Tuesday, 23 December 2014

Review of the Year's Blogs - January

As Trevor and Shona Pitman are declared bankrupt, I take a look at other jurisdictions and bankruptcy, most of which have a mechanism for politicians to leave office.


“On the duration of disqualification from office, while Jersey has a period of five years, in the UK it is until the individual is discharged from bankruptcy, which may be as little as 12 months (or less, if they come into sufficient funds to discharge all debts). But it can be extended if required”

A look at political clichés, starting with Testicular Fortitude, a favourite among one Jersey politician, and its origins in the USA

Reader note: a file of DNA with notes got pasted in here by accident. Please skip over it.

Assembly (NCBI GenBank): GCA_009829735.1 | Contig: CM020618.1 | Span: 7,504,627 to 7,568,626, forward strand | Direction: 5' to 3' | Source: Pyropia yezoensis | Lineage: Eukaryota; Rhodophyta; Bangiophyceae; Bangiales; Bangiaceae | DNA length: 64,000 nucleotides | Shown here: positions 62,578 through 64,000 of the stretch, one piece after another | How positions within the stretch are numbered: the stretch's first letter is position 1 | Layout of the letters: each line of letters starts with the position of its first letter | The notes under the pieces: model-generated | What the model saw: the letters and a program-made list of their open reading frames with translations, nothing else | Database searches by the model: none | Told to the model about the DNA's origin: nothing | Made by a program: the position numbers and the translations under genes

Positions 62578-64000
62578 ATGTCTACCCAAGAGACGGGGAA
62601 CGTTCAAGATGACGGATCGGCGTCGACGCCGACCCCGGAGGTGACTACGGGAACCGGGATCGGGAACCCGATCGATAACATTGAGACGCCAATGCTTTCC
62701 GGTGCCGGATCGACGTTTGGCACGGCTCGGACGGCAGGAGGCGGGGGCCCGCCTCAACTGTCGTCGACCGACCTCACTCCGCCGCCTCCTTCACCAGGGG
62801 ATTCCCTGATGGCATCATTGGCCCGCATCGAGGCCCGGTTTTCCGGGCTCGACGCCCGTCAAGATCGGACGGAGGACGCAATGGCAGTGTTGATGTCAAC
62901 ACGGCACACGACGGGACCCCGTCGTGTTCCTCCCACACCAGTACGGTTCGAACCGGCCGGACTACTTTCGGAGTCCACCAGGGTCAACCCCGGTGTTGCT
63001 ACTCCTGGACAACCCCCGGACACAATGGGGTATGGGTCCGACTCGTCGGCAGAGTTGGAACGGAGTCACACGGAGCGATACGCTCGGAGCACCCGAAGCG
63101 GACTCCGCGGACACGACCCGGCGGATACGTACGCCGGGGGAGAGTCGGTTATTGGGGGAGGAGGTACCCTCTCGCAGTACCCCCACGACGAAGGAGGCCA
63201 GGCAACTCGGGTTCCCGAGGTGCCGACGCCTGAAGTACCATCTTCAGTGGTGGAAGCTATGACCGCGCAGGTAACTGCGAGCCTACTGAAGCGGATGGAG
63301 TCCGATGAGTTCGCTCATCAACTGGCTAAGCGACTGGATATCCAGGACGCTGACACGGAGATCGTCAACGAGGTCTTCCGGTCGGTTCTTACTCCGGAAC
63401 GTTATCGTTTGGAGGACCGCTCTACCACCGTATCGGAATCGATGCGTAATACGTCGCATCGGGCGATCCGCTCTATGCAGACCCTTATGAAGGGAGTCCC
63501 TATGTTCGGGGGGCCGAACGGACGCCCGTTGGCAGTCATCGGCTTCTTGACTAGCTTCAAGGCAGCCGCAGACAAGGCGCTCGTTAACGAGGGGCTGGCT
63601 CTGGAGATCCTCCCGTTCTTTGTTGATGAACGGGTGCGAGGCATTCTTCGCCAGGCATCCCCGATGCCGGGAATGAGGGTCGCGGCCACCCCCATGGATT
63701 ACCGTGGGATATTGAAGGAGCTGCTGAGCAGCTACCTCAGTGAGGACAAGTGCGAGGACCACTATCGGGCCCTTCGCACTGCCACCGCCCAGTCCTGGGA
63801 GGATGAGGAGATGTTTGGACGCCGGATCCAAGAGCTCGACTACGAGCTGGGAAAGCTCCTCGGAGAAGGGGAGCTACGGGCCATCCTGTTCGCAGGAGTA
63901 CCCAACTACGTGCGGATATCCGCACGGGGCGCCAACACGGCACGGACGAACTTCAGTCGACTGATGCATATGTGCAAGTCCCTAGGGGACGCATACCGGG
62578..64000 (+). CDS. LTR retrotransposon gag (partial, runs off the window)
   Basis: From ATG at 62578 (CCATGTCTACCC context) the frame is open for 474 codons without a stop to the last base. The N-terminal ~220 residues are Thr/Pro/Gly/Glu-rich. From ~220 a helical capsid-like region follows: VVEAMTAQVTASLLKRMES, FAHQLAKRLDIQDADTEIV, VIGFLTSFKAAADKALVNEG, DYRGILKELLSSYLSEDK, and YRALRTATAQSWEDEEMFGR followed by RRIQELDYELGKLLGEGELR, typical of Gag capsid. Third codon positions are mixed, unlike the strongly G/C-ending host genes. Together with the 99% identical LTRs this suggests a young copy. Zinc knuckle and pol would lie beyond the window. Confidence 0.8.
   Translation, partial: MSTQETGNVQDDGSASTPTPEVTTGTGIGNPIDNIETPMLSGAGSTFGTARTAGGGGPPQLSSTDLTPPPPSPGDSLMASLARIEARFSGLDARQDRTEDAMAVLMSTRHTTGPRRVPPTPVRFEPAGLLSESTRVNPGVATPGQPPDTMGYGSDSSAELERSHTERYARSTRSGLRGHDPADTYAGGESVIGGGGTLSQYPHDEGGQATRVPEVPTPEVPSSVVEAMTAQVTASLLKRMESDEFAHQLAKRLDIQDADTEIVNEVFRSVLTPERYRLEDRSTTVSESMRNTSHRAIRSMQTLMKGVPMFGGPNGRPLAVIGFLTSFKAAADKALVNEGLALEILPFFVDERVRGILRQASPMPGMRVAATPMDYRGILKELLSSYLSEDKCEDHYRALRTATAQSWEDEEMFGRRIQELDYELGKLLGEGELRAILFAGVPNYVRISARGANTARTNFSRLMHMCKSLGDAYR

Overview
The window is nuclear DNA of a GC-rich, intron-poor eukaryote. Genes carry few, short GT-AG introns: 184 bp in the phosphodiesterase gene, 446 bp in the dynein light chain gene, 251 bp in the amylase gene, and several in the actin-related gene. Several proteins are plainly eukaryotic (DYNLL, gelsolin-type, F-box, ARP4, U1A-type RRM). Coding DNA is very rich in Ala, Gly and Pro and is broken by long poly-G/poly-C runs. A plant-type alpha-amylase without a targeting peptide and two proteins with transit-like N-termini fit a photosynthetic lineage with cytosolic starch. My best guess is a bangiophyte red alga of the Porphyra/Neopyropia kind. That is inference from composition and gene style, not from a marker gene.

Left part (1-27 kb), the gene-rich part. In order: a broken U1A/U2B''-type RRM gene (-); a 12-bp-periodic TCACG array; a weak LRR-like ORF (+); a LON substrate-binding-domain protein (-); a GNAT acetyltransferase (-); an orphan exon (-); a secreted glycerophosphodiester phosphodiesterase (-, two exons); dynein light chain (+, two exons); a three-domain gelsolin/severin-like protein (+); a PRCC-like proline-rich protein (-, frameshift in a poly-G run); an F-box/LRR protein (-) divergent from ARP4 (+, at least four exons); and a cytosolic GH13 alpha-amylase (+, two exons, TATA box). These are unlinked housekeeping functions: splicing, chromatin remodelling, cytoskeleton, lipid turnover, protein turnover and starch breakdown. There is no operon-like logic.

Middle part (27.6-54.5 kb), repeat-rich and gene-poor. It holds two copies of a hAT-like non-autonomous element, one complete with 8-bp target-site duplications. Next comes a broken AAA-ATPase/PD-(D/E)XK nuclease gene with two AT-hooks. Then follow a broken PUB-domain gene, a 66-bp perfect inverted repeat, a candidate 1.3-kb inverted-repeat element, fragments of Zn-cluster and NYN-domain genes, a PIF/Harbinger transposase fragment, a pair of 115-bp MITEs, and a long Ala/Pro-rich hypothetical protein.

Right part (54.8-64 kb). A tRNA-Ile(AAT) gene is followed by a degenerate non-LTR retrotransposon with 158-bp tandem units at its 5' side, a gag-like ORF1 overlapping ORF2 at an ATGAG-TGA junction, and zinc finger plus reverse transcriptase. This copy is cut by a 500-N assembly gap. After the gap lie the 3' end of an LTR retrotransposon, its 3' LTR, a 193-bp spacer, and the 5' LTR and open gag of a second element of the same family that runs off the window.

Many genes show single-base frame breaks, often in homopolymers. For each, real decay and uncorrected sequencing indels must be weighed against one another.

“Freya Jones provided a strong feminist critique of the phrase. She wrote:

"Paul Gipson's introduction of Hilary Clinton back in 2008 where he said (of political leaders) that 'I truly believe that that's going to take an individual that has testicular fortitude.' Gipson was inherently saying that to be a successful female political leader one must have "balls". One must think, talk and act like a man would in that same situation and Clinton couldn't have been happier to hear it. Why is it that at a time when women are finally beginning to rank amongst the world's most powerful, that they must adopt a masculine approach?”

A look at drink driving limits in Jersey


“One of the problems with reducing the limits is how it will effect the margin of error on breathalyser results. If the margin of error is an absolute, reducing the limits means that the likelihood of error may increase. This is very much what happened in British Columbia in 2010, when stricter drink driving regulations were introduced”